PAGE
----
On April 5 the World Bank (WB) released its Vietnam Urbanisation Review, which underlines the key role of urbanisation in the national economic development strategy.

The report is to provide a better understanding of the key dimensions and aspects of Vietnam ’s urbanisation process, as well as identifying trends, opportunities, challenges and core policy priorities for the country.

Victoria Kwakwa, Country Director for the World Bank in Vietnam , said that Vietnam is urbanising rapidly and this process is important for Vietnam ’s future. Ensuring cities are livable and can also compete regionally and globally will be an essential part of Vietnam ’s economic development strategy.

According to the Report, Vietnam is urbanising at a rate of 3.4 percent per year, most of which is in and around Ho Chi Minh City and Hanoi .

Urbanisation, especially in the two large economic centres, plays a central role in Vietnam ’s economic growth and poverty reduction strategy.

However, the existing urban systems in Ho Chi Minh City and Hanoi are seriously limiting their competitive advantages, especially regarding logistical bottlenecks, the disproportionately high transport costs, growing congestion and distortions in the land market.

The report suggests that in the largest cities, more attention should be paid to improving urban transport and infrastructure systems, as well as strengthening the competitiveness of these economic regions.

The Report argues that while Vietnam has done a relatively good job in providing basic services and the lack of large scale slums suggests that most people have access to housing, there are definitely signs that this is changing.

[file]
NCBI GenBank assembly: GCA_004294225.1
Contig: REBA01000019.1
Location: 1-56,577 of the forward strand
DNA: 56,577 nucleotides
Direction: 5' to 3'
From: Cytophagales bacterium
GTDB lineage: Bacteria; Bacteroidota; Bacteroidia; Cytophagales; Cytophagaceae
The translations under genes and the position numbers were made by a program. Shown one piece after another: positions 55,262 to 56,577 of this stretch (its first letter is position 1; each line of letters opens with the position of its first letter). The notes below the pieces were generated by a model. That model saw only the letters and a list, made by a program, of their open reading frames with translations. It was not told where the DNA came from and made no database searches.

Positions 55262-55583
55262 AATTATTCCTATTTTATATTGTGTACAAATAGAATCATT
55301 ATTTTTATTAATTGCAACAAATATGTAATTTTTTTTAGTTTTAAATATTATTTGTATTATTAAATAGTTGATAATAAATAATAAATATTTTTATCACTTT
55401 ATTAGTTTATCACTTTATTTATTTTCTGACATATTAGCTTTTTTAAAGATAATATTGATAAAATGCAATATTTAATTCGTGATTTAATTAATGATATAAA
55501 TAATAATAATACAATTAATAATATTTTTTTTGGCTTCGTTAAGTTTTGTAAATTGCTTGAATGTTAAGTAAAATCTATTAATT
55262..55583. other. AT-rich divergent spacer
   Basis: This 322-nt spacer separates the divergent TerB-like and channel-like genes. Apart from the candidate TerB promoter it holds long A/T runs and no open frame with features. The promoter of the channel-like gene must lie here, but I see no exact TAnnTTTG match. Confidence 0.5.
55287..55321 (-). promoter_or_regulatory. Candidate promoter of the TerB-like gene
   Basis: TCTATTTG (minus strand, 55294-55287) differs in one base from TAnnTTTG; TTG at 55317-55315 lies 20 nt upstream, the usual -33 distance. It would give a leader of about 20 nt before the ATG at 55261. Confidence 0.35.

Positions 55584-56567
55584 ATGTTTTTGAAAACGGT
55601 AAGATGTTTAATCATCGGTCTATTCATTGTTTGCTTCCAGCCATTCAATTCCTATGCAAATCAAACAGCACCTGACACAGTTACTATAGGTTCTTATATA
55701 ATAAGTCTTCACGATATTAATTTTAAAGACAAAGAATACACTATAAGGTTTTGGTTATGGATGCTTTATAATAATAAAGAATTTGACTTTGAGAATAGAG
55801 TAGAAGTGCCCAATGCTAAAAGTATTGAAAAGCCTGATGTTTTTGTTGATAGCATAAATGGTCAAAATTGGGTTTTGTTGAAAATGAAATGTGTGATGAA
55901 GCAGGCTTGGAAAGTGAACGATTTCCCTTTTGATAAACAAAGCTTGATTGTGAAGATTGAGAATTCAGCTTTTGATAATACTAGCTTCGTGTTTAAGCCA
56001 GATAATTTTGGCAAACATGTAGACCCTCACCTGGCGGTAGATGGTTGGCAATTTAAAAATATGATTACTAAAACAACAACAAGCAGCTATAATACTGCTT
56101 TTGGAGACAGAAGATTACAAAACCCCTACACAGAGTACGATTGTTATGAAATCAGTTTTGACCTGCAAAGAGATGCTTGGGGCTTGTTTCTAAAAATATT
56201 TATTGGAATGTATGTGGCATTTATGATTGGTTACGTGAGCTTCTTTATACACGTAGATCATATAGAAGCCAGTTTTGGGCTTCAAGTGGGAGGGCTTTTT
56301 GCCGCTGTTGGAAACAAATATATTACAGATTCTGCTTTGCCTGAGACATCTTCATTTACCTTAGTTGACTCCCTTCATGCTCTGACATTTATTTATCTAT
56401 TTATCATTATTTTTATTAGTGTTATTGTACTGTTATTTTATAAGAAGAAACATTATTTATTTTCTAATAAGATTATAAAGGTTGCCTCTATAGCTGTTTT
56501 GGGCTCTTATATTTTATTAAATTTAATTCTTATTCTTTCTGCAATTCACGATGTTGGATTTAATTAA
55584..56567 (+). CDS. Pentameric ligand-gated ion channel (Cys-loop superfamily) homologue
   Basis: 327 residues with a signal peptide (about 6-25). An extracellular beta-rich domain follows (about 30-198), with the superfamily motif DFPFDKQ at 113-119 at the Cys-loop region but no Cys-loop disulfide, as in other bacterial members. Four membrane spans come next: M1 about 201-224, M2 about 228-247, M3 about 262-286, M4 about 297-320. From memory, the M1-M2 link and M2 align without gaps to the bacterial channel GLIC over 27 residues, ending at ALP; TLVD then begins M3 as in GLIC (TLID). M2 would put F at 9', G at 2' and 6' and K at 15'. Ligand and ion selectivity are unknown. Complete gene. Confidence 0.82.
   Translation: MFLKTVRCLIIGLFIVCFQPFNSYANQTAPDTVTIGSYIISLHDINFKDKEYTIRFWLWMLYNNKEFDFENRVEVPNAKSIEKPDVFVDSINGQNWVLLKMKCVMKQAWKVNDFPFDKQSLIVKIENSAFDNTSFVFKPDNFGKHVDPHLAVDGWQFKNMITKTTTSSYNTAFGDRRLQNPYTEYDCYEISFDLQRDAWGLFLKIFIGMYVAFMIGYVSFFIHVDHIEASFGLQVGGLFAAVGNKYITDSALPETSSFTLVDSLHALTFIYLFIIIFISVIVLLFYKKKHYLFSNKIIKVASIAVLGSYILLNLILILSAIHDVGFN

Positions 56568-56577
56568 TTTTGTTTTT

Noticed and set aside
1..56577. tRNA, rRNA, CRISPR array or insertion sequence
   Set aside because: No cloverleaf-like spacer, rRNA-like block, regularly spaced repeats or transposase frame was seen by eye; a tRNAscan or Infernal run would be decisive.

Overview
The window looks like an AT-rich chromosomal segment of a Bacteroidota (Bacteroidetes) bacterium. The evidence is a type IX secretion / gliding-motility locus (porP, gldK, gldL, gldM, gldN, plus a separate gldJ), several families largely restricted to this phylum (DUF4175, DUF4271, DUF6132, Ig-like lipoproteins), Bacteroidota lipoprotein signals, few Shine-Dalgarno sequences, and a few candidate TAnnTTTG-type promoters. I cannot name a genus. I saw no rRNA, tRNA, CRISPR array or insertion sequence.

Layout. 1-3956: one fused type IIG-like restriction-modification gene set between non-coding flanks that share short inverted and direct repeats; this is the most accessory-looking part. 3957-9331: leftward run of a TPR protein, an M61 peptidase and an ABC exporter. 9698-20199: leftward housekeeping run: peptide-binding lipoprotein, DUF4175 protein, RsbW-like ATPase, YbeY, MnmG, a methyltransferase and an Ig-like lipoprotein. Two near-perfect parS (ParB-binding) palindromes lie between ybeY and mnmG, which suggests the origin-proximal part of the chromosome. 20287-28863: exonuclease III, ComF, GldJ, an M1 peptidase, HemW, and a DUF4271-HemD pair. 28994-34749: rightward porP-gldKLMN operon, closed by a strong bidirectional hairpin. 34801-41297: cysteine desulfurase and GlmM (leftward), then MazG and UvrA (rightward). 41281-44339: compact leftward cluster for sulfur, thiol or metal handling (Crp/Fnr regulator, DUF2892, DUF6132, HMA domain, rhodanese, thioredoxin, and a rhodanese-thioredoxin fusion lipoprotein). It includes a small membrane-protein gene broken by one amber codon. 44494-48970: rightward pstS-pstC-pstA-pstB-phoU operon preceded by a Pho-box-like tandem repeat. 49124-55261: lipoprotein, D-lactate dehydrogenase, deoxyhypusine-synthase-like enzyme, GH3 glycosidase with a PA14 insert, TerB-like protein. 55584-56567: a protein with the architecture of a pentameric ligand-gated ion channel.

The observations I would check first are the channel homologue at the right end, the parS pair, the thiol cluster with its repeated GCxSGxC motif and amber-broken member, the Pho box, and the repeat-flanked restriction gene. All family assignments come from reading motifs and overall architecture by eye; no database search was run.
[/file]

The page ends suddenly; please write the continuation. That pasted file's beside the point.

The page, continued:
The reports final analysis suggests that the typical housing provided today by formal land developers is affordable to only the top 5 percent of workers in Hanoi and Ho Chi Minh. Vietnam ’s two tiered land pricing system and lack of transparency in the land market needs to be addressed as does the extensive use of land sales and leases to finance local budgets, a practice that tends to encourage urban sprawl.

The report calls on planners to address the problem of urban mobility to improve livability in cities and provide transport options for every citizen, including the urban poor, children, the elderly and disabled.

Addressing these problems also means modernising and reforming Vietnam ’s planning systems, strengthening urban management and ensuring better coordination between different levels of government as well as between city departments.
Dean A.Cira, a leading Urban Specialist for the World Bank in Vietnam , who led the team that produced the report, said that well managed urbanisation could support Vietnam ’s economic growth and help its Socio-Economic Development Strategy objectives.

He said he hopes that this report will act as an important reference for Vietnam’s policy makers and others concerned about Vietnam’s urbanisation process.-VNA